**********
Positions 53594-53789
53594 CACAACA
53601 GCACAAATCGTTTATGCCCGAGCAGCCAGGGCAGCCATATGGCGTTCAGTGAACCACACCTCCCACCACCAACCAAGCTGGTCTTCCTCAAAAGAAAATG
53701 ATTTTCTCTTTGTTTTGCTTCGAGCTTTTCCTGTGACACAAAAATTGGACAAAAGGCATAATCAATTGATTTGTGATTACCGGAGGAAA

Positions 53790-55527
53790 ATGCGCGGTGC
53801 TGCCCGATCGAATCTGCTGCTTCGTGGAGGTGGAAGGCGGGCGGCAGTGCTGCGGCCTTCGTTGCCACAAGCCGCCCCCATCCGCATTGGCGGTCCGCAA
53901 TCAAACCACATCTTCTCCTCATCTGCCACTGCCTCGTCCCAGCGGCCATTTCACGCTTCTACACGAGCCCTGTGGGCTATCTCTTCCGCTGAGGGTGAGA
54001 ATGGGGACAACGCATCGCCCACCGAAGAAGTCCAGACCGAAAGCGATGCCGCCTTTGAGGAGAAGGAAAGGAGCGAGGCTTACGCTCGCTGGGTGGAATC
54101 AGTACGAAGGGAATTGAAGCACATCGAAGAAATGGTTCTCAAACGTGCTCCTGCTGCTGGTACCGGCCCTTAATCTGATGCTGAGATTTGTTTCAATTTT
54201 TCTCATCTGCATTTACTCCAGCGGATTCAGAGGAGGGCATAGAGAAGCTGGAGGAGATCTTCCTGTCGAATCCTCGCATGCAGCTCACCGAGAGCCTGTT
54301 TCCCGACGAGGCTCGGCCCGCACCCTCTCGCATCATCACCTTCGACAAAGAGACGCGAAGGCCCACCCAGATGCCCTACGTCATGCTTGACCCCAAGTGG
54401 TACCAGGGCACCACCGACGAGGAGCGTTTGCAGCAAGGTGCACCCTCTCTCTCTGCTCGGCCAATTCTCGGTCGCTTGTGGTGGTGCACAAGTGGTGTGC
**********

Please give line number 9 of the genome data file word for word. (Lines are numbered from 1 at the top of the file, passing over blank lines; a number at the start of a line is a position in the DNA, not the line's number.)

54001 ATGGGGACAACGCATCGCCCACCGAAGAAGTCCAGACCGAAAGCGATGCCGCCTTTGAGGAGAAGGAAAGGAGCGAGGCTTACGCTCGCTGGGTGGAATC